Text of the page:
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Goods Engines of LNWR
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Mr. J. Ramsbottom

1858 — DX Goods
1863 — 4ft Shunter
1870 — Special Tank

Mr. F.W. Webb

1873 — 17in Coal Engine
1880 — 18in Goods
1881 — Special DX
1881 — Coal Tanks
1893 — ‘A’ class
1894 — Crane Tank
1896 — Dock Tank
1901 — ‘B’ class
1903 — 1400 Class

Mr. G. Whale

1904 — ‘C’ class
1904 — ‘E’ class
1906 — ‘D’ class
1906 — ‘F’ class
1906 — ‘G’ class
1912 — ‘G1’ class
1906 — 19in Express Goods

Mr. C.J. Bowen Cooke

1911 — 1185 class

Capt. H.P.M. Beames

1923 — 380 class

Ex GCR

1919 — ‘MM’ class
 

1185 class

Vital Statistics

 
Official Name 4ft 3in Eight-Coupled Shunting Engine
Nickname 1185
Water & Coal Storage Side Tanks and Bunker
Water Capacity 1,200 gallon
Coal Capacity 2¾ tons
Wheel Arrangement 0-8-2T
Driven Wheels Eight 4ft 5½in wheels
3rd pair flangeless
Carrying Wheels Two 3ft 8½in trailing wheels
Wheelbase 5ft 9in + 5ft 9in + 5ft 9in + 5ft 9in
Boiler 5ft 2in diameter; 14ft 6in long
Boiler Pressure 170 psi
Grate Area 23.6 sq.ft.
Tubes 276
Total Heating Area 1953.25 sq.ft.
Cylinders Two inside 20½ft diameter; 24in stroke
Weight 72 tons 0 cwt
Designer Mr. C.J. Bowen Cooke
Number in Class 30
Lifetime 1911—1951

In 1911 Mr. C.J. Bowen Cooke Explain 'Bowen Cooke, Charles J (1859—1920)' designed a tank Explain 'Tank Locomotive' version of the 0-8-0 ‘G’ class Explain '‘G’ 0-8-0 Locomotive Class' with a 170 psi Explain 'PSI (Pounds per Square Inch)' boiler Explain 'Boiler'. A pony truck Explain 'Pony Truck' was added at the rear to support the weight of the rear tank and extra coal capacity. They were intended for heavy shunting Explain 'Shunting' and were the first LNWR engines fitted with a reverser operated by a lever Explain 'Lever Reverse' — very much better than the Ramsbottom screw reverser  Explain 'Screw Reverse' for the frequent changes of direction when shunting.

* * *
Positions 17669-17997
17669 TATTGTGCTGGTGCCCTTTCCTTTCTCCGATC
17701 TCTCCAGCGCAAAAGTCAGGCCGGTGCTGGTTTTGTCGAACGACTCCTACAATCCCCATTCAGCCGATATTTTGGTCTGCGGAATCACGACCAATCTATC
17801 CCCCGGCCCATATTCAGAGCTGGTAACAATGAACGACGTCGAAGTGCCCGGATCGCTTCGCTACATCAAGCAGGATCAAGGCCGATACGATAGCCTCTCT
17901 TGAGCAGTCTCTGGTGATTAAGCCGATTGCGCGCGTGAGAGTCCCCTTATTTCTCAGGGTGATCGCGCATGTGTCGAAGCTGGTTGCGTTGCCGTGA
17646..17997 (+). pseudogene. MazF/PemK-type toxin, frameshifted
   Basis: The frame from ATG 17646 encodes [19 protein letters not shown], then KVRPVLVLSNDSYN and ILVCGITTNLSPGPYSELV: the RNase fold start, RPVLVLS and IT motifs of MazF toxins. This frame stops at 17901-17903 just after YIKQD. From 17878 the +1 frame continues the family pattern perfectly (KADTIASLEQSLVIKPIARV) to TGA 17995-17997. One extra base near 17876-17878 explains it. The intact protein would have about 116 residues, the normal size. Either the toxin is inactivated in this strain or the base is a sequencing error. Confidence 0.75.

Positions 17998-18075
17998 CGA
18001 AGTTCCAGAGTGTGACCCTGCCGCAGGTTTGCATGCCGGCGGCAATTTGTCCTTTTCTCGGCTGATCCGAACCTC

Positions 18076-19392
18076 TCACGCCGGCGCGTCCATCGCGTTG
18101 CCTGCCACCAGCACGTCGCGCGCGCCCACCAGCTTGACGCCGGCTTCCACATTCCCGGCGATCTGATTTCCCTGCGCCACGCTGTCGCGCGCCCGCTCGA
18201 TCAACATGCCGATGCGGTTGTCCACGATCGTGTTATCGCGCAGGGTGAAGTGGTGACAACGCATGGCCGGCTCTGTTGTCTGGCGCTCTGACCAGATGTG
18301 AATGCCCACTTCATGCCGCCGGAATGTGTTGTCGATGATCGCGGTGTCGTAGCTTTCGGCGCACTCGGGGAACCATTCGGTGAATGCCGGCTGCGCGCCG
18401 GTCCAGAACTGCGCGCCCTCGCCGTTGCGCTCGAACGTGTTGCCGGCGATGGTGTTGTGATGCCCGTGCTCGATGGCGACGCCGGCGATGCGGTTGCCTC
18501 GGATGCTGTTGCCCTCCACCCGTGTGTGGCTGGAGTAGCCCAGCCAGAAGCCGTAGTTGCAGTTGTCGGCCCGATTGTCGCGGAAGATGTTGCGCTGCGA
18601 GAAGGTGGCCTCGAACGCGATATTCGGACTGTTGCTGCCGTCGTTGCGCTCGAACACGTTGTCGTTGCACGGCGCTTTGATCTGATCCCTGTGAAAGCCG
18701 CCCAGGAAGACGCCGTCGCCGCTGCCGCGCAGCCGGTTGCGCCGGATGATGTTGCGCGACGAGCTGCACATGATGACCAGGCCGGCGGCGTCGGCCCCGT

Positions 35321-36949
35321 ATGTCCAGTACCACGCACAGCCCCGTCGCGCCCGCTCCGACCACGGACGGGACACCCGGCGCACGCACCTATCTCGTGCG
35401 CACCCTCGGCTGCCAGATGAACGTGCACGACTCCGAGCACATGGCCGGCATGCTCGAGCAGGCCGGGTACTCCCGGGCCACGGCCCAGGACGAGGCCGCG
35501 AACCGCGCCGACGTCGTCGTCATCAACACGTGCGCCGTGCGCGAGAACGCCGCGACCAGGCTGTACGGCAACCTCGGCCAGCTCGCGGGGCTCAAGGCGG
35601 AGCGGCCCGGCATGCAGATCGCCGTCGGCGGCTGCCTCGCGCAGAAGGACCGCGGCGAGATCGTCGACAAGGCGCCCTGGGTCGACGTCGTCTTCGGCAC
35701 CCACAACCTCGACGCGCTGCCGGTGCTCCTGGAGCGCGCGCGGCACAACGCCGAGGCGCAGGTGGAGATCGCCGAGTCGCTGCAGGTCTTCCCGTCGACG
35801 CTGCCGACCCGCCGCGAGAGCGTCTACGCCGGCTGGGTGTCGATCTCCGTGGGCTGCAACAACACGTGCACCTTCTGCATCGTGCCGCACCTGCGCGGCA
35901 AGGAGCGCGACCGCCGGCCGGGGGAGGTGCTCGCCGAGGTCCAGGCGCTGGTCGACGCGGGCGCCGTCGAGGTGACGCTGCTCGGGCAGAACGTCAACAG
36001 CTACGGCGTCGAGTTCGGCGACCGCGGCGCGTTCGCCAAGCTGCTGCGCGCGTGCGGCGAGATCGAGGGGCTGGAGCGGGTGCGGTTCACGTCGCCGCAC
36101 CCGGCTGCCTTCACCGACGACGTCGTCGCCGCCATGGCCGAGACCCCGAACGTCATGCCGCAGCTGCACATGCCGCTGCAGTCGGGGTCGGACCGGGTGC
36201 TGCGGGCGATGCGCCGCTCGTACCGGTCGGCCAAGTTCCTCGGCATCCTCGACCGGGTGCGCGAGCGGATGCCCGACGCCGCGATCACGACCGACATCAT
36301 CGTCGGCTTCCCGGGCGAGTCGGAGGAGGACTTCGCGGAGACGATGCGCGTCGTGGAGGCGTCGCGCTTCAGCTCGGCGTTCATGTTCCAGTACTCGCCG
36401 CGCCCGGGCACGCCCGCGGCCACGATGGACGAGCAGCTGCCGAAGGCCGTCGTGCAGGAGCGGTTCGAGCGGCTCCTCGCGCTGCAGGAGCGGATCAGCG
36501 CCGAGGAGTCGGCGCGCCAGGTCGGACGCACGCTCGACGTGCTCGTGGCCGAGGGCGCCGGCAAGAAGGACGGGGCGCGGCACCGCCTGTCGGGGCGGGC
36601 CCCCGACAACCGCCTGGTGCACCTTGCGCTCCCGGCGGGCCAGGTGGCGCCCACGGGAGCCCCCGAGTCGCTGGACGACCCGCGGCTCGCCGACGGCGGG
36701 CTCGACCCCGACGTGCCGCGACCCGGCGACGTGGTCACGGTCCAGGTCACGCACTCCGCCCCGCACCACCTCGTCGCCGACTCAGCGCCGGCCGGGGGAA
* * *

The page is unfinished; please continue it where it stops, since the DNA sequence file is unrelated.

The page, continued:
They were given three-link couplings Explain 'Three Link Coupling' for goods work although a vacuum brake Explain 'Vacuum Brake' was included for emergency use on passenger trains Explain 'Passenger Train'. Initially long small buffers Explain 'Buffer' to Bowen Cooke’s design were fitted but these were quickly found to be unsuitable: the long throw-over on sharp curves led to buffer locking Explain 'Buffer Lock' , and so standard short Webb buffers Explain 'Webb Buffer' with large 18ft diameter heads were quickly fitted. These were used on engines for motor train Explain 'Motor Train' working and so could be picked quickly from stock.

The cabs continued in the profile initiated by the previous CME, George Whale Explain 'Whale, George (1842—1910)', but the rear sheet could now include large square-cornered windows for better rear visibility, important when backing onto a train. As on the 0-8-0’s the third pair of driving wheels were flange-less Explain 'Flangeless Wheel' and the coupling rods  Explain 'Coupling Rods' in three parts to assist travelling round sharp curves. The livery was black with the insignia ‘L N W R’ on the side tanks in 12in letters. Four lasted to be taken over by British Railways in 1948 and were given BR numbers.

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